Sun, Jan 09, 2011 - Page 2 News List

Japanese artist offering rickshaw tours of village

By Mo Yan-chih  /  Staff Reporter

Visitors to Treasure Hill, a former veterans’ community in Taipei City’s Gongguan (公館) area that was turned into an arts village, will have a chance to tour the hill and Gongguan in an alternative way after a Japanese artist started offering traditional rickshaw tours in the area.

The craft artist, 28-year-old Hirofumi Masuda, who is now living in the village as a resident artist, said the rickshaw tour was his latest work to change the traditional relationship between audience and artist by directly interacting with visitors.

Dressed up as a traditional Japanese rickshaw worker, Masuda pulled the rickshaw, which took him over a month to make, around the area for more than 20 rounds yesterday while introducing the village to visitors.

“Art is more than visiting art galleries or museums. Works of art that can stimulate interactions between the artist and his or her audience can also be art,” Masuda said.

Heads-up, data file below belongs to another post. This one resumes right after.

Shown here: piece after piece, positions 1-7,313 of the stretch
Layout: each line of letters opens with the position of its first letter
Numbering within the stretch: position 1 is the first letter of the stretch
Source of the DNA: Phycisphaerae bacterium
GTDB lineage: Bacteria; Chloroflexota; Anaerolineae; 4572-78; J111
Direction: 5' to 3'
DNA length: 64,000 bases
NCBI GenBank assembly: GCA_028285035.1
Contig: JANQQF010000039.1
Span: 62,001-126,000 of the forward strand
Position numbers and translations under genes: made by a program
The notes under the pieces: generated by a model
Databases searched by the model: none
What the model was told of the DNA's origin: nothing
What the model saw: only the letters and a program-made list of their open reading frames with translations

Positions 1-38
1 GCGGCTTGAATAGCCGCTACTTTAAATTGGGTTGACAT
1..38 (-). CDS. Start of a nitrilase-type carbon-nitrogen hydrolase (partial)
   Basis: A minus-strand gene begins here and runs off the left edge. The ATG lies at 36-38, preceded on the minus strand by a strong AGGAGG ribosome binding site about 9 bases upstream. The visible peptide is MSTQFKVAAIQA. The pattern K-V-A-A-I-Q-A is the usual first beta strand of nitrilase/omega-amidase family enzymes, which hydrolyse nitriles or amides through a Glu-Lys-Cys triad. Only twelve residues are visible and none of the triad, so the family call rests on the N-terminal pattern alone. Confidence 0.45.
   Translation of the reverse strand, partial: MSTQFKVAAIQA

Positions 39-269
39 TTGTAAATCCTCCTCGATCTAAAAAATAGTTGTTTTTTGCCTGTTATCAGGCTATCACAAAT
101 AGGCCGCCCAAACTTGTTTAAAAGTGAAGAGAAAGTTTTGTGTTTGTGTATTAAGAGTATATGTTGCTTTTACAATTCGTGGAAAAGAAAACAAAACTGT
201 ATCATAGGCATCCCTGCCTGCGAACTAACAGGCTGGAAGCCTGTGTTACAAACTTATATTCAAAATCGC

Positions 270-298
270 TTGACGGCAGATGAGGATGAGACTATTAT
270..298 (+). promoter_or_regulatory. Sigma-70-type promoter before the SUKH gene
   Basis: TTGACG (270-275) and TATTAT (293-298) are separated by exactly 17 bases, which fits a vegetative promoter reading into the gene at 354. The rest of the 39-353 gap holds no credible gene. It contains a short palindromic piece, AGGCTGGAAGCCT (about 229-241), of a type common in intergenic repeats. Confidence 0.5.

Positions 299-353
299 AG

Masuda’s free rickshaw tour will be offered today and on Tuesday, Wednesday and the following weekend. Tours last about 15 to 20 minutes. The artist also invited visitors to walk alongside the rickshaw if they do not want to wait.

Masuda is one of the 14 artists invited by the Treasure Hill Artist Village’s operation center to live in the village and share their works of art with the neighborhood. The village, which was reopened in October last year after a two-year renovation, also includes two exhibition rooms and two rehearsal rooms, center director Su Yao-hua (蘇瑤華) said.

The village used to be home to veterans of the Chinese Civil War who fled to Taiwan with the Chinese Nationalist Party (KMT) about 60 years ago, and was once packed with aging and illegal structures built by the residents.

The Taipei City Government initiated the renovation project in 2007 after the New York Times in 2006 named it one of the must-see destinations in Taiwan.

Su said the community is still home to 22 families, who moved back to Treasure Hill after its renovation, and the artists are encouraged to take the community and its residents as the main inspiration for their works of art.

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